Saturday, January 22, 2011

Super-easy blood plum and mascarpone tart

Some days you just couldn't be bothered.  Maybe you don't have two days to devote to making the perfect ice cream.  Maybe you're tired and it's hot and you really just want to sleep in.  Possibly you have an ironing pile the size of Mt Everest and you've completely run out of clothing.  It could be a combination of all of the above.  Whatever the reason, it's great to have a super-easy "go to" dessert in your repertoire that you can whip up with very little effort but which hits the spot, sweet-wise.  This is such a recipe.

With stone fruit and berries in season at the moment, it's the perfect time for a fruit tart.  But, honestly, who has time to fiddle around with pastry?  If you are feeling super-duper lazy, you could start with a frozen shortcrust pastry base - these are readily accessible in the freezer section of your supermarket, and make for a really easy dessert (there is absolutely nothing wrong with this and I do it myself).  All you have to do is blind-bake the cases once they thaw, fill them with sweetened whipped cream and top with berries or nectarines.  Gold.

In this case, I wanted something easy but which involved a manageable amount of cooking.  I was taking the tart to a dinner party and, when your friends are making the effort to put on a Moroccan feast, it's nice if you've actually put some amount of effort into the dessert.  But not that much effort - I still wanted my afternoon nap!

So that was how this recipe was born.  I have often made crushed biscuit bases for cheesecakes, so I thought I'd use that as the base, and then jazz up the filling by doing half-whipped cream and half-mascarpone.  The blood plums I had bought from the Canberra Farmers' Market that morning were a little bland, believe it or not, so I decided to marinate them in vinegar and sugar for an hour or so, which also gave me a little sweet syrup to drizzle over the top when I served the tart.  Finally, I scattered some blueberries on top for a little colour variation.  The result was delicious, easy and very red-white-and-blue - perfect for Australia Day barbecues if you ask me!

Now, because I was putting the tart together at my friends' place at the last minute - and at the end of a convivial night with a few glasses of wine behind my belt as well - I had a pretty good inkling that I would forget to photograph the end result... and that's exactly what happened.  Luckily, realising in advance that this was the likely outcome, I made a mini-tart at home first.  This was really for two reasons.  Firstly, to photograph for you, dear readers and, secondly, so Mr J could have a taste for his afternoon tea.  You can see though, that you could quite easily convert this recipe to make a number of individual portions if you had six or so scone cutters or egg rings to use as improvised mini tart cases.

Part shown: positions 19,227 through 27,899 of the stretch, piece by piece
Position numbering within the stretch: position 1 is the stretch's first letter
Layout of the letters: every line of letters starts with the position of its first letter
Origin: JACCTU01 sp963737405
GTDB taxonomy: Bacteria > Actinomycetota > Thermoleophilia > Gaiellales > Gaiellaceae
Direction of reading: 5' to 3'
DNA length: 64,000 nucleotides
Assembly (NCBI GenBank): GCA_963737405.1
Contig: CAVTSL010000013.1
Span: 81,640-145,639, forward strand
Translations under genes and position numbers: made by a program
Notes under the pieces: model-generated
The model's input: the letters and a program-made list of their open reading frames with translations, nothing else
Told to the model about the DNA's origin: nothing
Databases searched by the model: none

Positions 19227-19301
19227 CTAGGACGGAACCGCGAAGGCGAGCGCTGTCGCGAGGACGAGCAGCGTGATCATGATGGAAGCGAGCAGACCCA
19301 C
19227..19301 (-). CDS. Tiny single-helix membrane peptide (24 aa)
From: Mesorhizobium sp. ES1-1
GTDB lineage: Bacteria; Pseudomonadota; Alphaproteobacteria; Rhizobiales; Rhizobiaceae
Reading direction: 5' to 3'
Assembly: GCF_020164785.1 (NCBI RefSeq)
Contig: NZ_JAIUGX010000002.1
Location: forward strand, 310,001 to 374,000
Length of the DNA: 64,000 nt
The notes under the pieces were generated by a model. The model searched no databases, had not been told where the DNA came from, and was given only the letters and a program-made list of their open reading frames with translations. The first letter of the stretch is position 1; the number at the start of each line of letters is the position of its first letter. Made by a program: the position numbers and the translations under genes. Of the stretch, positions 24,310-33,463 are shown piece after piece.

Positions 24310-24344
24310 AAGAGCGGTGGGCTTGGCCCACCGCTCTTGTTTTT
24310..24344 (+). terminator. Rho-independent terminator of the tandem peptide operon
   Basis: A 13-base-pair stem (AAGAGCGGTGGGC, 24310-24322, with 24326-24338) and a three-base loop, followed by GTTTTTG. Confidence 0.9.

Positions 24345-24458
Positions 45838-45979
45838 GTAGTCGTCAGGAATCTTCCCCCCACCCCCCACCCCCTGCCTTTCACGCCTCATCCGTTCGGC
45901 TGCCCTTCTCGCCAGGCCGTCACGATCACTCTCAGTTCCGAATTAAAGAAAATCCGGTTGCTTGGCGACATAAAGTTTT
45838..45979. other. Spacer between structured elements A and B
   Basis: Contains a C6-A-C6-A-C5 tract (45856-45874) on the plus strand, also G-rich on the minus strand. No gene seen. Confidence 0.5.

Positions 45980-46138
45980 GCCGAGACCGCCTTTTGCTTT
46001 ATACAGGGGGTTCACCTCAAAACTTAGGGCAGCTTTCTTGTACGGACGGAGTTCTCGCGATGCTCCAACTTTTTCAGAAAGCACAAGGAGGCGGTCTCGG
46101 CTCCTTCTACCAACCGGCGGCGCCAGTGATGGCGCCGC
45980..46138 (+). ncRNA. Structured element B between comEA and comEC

So here is the recipe.  Once you realise how easy and versatile this is, it will quickly become a favourite.  Just change the flavourings in the tart base biscuit mix (why not use cinnamon, or orange zest), or add some orange flower water to the whipped cream mix perhaps, or top with whatever fruit is seasonal - make the recipe your own.


Blood plum and mascarpone tart


Crushed biscuit base
-  150 grams arrowroot biscuits (you could also use ginger nuts for a stronger taste, or golliwogs for a chocolate base)
-  60 grams melted butter
-  1 tablespoon lemon zest

-  250 grams mascarpone
-  250 grams whipping cream
-  2 tablespoons icing sugar
-  1 teaspoon vanilla extract

Marinated blood plums
-  6 medium-sized plums, sliced
-  2 tablespoons caster sugar
-  1 tablespoon balsamic vinegar (I used blood plum finishing vinegar, but balsamic is great too)

The first thing you need to get done is the biscuit base of your tart.   Start by preheating the oven to 180 degrees Celsius.  Now, grab your arrowroot biscuits and break them up into your food processor.  Whizz until they become crumbs, then add in your melted butter and lemon zest and whizz briefly until combined.

Now spoon your base mix into your buttered tart case (or cases if you are making individual portions) and use a small tumbler or glass jar to press the mix firmly into the base and sides of the case.

Place into the oven for only around 10 minutes, remove and then leave to cool completely on the bench. When it's completely cool, I recommend storing the base in the fridge until you are ready to fill (and eat) it.

Now, in a bowl with a hand beater or using a Kitchenaid (I love mine and it is worth every penny), whip your cream, icing sugar and vanilla extract.  When it's forming nice peaks, remove it and fold into the mascarpone until just combined.  If you are putting this together later, just pop this in a plastic container in the fridge.

Now, slice your plums, pop them in a bowl and sprinkle with sugar.  Toss until they are coated and then drizzle enough vinegar over the top to coat them nicely.  I happened to have some blood plum vinegar in the cupboard which married nicely with the plums I had, but a good balsamic vinegar will do the trick and will work wonders with the most bland of store-bought strawberries.  Leave to marinate in the fridge for up to an hour.  

Finally, you need to put it all together.  Remove the tart bases carefully from the cases.  Don't worry if they crumble a little - when it's covered with whipped cream and fruit no one will know or care!  Once the case is on it's plate, fill with cream, top with fruit and drizzle with a little of the sugar syrup if you wish and you are ready to go!


1 comment:

  1. Magic presentation. I'm without a desire to eat desserts but everyone else I know yearns for a sweet end to a meal. I think I can do this. Thank you.